The Orientation: Digital Light Processing

Next Story

Yahoo Live Fails To Scale

This week’s Orientation will be focused on digital light processing aka DLP. The technology has been around for 21 years, but it hasn’t hit the mainstream until the last couple years. It’s a trademark owned by Texas Instruments. Its main purpose, in the beginning, was a way to project images from a monitor onto a large screen, which doesn’t stray too far from what we use it for today. What makes DLP so special are the tiny mirrors that are housed on an optical semiconductor called Digital Micromirror Device, which is also known as a DMD chip. That’s all fine and dandy, but what the heck does that mean? That’s why you’re here, so let’s get a move on.

DLP projector images are produced by the DMD chip that’s made up of hinged, microscopic electromechanical mirrors where each mirror represents a single pixel from the displayed image. Common DMD sizes include 800×600, 1024×768, 1280×720 and 1920×1080. All of these mirrors can be repositioned at the drop of a hat to reflect light through the lens or onto a heatsink, which is commonly known as light dumping. Think of DLP as a super high-end, fancy light switch. Switching the mirrors back and forth to the light source creates a grayscale, which in turn presents a light or dark pixel on the projection surface. The DLP site might make this part of it a tiny bit easier to understand.

“The bit-streamed image code entering the semiconductor directs each mirror to switch on and off up to several thousand times per second. When a mirror is switched on more frequently than off, it reflects a light gray pixel; a mirror that’s switched off more frequently reflects a darker gray pixel.”

Now that we’ve covered the grayscale, how do we get the colors? DLP is delivered in either one- or three-chip models. For the one chip-model, white light from the projector lamp travels through a color wheel that passes through red, green and then blue. From there it passes through one last stage that’s clear and basically cleans everything up and decreases any saturation that might occur before it hits the DMD chip. From there the DMD chip displays a full color image that isn’t dominated by one single color. How does that work out? Remember the color wheel I told you about? So the DMD chip is synchronized with the color wheel so that the red component is visible on the DMD and so forth. A single-chip DLP system is capable of displaying 16.7 million colors.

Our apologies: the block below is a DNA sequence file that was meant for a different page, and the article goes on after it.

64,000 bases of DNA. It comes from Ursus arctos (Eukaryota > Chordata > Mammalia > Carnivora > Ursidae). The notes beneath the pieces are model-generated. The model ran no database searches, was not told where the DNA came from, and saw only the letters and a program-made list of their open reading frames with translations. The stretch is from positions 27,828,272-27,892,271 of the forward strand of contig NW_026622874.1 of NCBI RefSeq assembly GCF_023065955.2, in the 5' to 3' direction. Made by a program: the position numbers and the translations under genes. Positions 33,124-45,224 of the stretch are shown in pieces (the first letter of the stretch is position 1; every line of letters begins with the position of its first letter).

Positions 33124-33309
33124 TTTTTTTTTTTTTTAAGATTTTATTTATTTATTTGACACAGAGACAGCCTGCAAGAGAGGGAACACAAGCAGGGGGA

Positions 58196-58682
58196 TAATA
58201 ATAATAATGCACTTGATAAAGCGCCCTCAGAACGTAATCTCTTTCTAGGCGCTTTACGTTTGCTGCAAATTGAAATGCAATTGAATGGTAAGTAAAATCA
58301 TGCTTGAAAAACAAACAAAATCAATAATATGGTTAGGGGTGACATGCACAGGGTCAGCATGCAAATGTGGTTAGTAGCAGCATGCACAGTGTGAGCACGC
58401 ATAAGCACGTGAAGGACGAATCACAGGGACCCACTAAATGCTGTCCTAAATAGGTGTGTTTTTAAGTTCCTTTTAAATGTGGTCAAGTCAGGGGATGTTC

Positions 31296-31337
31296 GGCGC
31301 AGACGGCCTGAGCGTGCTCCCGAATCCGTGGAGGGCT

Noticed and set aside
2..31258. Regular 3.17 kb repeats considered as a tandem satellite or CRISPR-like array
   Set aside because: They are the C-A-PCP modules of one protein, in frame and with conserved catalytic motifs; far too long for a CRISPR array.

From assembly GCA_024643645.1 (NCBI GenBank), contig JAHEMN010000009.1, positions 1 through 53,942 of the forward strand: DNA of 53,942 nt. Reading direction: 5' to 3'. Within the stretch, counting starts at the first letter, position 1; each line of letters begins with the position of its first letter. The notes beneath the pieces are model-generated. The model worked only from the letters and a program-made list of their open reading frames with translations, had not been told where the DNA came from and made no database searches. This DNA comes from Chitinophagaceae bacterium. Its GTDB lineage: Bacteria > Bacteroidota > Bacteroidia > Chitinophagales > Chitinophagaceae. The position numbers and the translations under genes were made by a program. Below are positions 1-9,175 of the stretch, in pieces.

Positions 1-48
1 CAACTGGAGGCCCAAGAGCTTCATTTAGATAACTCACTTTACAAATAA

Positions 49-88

A three-chip DLP system is commonly found in cinemas or large venues because it creates a super high quality image or a super bright image, which is what you need in either application. The same thing basically happens on a three-chip system except red, green and blue have their own dedicated chip. It’s then combined and projected through the lamp. Three-chip systems can generate 35 trillion colors.

DLP isn’t perfect, though. One-chip systems suffer from the Rainbow Effect, which entails flashes of what you might think are shades of red/green/blue when viewing a bright/white object on a dark image. Think of the ending credits. But it’s not seen by everyone so it probably isn’t something you should worry about unless you’re weird and watch the ending credits all the way through. It does yield brighter and sharper images, but the bulbs have to be replaced every 1,000 to 6,000 hours. Picture quality might be sharper, but it doesn’t exactly produce the blackest of blacks.

DLP is making its way into more mainstream devices and CES was basically a launching pad for TI to showcase what DLP is capable of. I, for one, can’t wait to get my hands on a DLP HDTV over plasma and LCD. I hope this helped some of you and if others want to chime in and correct me or add anything then please feel free to do so in comments.

blog comments powered by Disqus